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1031 Exchanges - How to Defer Your Taxes on Your Real Estate Investments

The term 1031 exchange comes from the section number of the U.S. Internal Revenue Code and identifies special rules for like-kind exchanges in real estate. The code states you can defer the tax when you exchange a property used exclusively for business or as an investment property, for another property that is of the same type. Remember, the tax postpones and at the sale of the replacement property, adds to any taxable gain on that property. The government recognizes that when new property replaces a property sold and the seller reinvests the money, they never really take an economic gain.

There are many rules to follow to maintain the tax-deferred status in a 1031 exchange. The seller has to invest all monies into the next property or taxation occurs on the money received. The seller has to have equal or greater debt on the new property. If the new property has less debt, then the seller needs to produce extra cash from an outside sources and cover the difference in debt. The debt reduction is constructive receipt as though it is cash and there is tax on the difference.

The identification period occurs within 45 days after the close of the original property and requires the identification of a replacement property. The replacement property needs to close within the acquisition period, which is 180 days after escrow closed on the relinquishing property.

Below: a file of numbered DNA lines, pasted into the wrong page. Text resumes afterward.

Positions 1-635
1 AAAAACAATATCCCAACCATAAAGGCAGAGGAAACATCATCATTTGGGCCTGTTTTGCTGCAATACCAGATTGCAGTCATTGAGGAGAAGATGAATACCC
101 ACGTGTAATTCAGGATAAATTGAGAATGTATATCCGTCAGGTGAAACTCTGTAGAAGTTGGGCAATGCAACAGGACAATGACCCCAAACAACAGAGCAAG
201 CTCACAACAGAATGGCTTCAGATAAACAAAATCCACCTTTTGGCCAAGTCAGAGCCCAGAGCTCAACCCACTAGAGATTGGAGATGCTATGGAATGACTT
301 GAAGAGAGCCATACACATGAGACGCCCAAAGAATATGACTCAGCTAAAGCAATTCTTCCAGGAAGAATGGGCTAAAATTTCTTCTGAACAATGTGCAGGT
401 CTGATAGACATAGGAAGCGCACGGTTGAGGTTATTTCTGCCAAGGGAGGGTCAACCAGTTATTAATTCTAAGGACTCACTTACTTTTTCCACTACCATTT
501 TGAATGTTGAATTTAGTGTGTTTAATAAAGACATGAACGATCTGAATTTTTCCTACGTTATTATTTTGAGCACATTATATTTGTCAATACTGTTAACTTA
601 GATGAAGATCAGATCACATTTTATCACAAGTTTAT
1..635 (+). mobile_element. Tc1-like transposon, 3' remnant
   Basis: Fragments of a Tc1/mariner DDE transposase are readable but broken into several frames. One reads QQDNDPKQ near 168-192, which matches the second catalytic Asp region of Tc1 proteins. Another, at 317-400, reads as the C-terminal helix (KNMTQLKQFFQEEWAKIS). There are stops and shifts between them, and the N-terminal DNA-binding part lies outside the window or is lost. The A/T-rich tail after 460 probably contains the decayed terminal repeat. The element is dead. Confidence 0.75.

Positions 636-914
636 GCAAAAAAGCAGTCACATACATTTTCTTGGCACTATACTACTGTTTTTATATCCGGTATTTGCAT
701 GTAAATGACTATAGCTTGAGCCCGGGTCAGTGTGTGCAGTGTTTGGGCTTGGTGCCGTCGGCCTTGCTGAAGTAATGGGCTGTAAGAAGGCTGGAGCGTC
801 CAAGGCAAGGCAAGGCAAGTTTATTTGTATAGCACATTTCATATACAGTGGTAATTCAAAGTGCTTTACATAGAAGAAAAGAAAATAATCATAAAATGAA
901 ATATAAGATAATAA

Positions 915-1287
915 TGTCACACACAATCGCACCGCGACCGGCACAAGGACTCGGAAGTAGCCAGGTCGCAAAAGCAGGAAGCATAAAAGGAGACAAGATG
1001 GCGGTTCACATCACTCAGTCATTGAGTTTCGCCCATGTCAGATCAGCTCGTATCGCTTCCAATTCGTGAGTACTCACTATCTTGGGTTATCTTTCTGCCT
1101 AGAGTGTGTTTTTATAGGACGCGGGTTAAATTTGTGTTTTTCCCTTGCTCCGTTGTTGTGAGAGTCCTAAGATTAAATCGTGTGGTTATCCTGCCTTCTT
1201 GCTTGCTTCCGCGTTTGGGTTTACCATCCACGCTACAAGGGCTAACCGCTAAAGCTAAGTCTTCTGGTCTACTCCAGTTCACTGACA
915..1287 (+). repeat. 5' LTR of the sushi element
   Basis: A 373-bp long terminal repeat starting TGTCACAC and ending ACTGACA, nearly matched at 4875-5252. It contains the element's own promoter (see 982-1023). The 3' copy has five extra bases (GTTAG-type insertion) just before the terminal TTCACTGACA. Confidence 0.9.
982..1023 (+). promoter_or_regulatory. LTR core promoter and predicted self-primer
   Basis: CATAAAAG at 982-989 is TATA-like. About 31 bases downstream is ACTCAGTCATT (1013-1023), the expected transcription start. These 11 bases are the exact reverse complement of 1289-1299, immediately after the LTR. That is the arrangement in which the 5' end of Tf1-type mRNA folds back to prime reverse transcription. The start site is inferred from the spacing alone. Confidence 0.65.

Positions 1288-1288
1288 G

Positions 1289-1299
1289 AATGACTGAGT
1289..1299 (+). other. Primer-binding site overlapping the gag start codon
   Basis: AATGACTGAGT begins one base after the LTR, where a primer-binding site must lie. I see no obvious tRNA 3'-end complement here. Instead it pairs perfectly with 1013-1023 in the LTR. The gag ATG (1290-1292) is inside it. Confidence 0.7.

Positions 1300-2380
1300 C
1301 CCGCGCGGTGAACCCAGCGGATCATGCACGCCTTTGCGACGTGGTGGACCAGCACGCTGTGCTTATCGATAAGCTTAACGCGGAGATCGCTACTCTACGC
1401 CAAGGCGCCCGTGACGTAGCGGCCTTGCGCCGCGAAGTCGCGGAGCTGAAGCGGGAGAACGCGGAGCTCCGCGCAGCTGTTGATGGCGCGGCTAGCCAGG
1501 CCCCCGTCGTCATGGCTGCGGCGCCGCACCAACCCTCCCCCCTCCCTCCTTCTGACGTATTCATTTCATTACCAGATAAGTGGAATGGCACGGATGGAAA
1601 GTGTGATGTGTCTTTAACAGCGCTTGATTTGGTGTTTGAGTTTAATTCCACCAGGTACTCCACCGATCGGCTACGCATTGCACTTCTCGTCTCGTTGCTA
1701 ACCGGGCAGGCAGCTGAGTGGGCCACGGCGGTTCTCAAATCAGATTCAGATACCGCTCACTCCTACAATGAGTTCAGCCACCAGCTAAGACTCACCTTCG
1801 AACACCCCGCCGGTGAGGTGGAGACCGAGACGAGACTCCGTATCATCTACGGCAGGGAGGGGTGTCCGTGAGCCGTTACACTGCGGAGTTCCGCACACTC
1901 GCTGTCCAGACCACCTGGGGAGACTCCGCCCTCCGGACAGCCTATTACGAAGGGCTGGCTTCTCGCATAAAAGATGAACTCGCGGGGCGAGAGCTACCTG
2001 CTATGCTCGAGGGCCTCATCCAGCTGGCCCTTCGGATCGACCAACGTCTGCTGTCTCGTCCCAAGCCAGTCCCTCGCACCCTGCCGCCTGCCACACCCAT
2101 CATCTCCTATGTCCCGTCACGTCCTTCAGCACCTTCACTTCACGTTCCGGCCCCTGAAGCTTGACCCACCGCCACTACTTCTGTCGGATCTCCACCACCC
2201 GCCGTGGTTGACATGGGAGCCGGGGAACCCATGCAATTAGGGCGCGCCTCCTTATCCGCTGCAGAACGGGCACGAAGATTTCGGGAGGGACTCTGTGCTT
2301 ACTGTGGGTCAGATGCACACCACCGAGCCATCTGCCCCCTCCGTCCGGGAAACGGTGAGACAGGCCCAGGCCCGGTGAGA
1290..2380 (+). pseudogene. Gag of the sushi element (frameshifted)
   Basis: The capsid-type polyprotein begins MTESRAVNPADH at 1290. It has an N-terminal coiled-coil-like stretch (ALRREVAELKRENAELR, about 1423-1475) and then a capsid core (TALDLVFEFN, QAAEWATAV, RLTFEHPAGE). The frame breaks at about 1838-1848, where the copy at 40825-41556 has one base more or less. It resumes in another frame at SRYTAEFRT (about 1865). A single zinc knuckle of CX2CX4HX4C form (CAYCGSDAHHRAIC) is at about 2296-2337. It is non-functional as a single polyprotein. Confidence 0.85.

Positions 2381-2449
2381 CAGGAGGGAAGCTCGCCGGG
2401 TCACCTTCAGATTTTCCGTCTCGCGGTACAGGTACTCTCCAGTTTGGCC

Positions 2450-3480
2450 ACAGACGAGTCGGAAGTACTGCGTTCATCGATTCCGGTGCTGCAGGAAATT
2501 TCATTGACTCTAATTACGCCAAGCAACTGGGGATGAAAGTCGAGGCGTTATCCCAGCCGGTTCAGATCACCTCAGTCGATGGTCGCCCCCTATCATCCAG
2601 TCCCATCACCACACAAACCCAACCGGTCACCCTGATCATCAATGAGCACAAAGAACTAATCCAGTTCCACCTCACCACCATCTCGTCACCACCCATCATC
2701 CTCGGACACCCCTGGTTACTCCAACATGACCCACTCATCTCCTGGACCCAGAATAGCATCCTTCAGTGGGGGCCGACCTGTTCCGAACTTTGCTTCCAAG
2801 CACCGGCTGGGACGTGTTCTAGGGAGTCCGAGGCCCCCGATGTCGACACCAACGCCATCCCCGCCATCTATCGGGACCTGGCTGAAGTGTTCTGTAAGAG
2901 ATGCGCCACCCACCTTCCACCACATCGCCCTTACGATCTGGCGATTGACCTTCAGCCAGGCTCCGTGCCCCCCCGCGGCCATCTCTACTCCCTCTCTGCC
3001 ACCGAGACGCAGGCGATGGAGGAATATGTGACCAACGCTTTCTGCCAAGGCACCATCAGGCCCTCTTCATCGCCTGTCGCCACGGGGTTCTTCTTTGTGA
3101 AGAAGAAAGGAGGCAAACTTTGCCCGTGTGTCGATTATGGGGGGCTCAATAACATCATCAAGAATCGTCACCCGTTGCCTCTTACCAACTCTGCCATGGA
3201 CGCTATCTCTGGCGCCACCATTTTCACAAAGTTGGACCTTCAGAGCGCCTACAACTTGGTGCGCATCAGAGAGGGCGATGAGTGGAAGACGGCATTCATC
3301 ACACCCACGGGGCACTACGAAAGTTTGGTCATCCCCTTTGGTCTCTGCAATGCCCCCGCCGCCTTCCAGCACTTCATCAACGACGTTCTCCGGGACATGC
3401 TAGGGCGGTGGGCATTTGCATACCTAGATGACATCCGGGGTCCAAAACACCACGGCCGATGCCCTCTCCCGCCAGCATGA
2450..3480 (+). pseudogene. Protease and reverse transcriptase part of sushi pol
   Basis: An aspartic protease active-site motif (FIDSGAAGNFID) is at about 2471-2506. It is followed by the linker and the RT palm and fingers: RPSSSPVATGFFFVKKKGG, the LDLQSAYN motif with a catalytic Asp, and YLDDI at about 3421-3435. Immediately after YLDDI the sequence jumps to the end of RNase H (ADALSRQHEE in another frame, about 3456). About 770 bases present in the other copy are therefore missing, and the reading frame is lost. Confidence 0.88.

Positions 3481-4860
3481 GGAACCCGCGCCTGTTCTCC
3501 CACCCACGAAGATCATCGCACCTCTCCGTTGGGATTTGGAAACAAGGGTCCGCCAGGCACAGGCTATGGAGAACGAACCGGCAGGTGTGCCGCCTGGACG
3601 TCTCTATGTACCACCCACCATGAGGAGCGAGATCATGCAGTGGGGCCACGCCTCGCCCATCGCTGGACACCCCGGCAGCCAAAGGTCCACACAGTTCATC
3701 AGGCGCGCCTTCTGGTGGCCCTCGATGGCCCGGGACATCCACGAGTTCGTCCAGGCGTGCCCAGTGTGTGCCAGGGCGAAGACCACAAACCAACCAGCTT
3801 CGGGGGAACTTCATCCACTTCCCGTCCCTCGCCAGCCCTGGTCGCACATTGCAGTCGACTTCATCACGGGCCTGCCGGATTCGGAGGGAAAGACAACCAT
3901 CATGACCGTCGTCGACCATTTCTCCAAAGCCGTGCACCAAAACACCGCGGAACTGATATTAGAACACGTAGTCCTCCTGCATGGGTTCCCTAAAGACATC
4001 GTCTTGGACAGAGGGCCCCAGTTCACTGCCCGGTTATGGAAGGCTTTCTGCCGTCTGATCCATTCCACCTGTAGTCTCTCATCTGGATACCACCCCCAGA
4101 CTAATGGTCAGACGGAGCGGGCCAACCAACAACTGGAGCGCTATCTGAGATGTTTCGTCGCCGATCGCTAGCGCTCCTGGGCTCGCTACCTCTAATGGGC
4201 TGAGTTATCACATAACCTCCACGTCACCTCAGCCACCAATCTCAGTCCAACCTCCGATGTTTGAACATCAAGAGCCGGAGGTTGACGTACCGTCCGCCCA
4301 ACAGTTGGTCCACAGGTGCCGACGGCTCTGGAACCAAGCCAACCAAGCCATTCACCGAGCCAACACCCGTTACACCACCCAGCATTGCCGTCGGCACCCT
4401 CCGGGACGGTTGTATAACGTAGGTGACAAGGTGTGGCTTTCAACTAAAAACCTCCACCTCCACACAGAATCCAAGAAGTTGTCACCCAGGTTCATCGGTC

If the seller does not put all the money into the next property, that money receives taxation as boot and if the sale followed all other rules, the property still qualifies for partial tax deferral.

A reverse exchange also exists. This occurs when a taxpayer finds the perfect property before he sells the original property.

Properties do not have to cost the same amount or be in the same neighborhood to qualify as a like-kind exchange. Like-kind properties have the same nature or usage. Rental properties need replacement with rental properties.

There are many pitfalls for the average person to stumble into on a 1031 exchange, which is why a qualified intermediary is important for a 1031 transaction. The intermediary holds the funds in trust until the replacement property closing.

Tenants in common, also known as co-tenancy, is an increasingly popular method to purchase properties. This form of ownership assigns fractional ownership by the amount of money invested. The ownership of the property goes to heirs at the point of death, unlike joint owners with the rights of survivorship. The collective power of the group's dollar makes the 1031 exchange easier and allows ownership in commercial and institutional property otherwise outside the financial abilities of the individual. Property managers normally handle the daily problems. If one tenant in common wants to sell, the other tenants in common have the option to vote to sell, not sell or buy the individuals shares. The same rules apply for tenants in common as apply to the individual.

A 1031 exchange is a particularly beneficial way for property owners to defer taxation and make the entire profit, not just the after tax profit, keep working for their benefit.


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About The Author: Todd Dunkin has a passion for real estate investing, real estate and 1031 exchanges. For more information on 1031 Exchanges visit www.1031alternatives.net.


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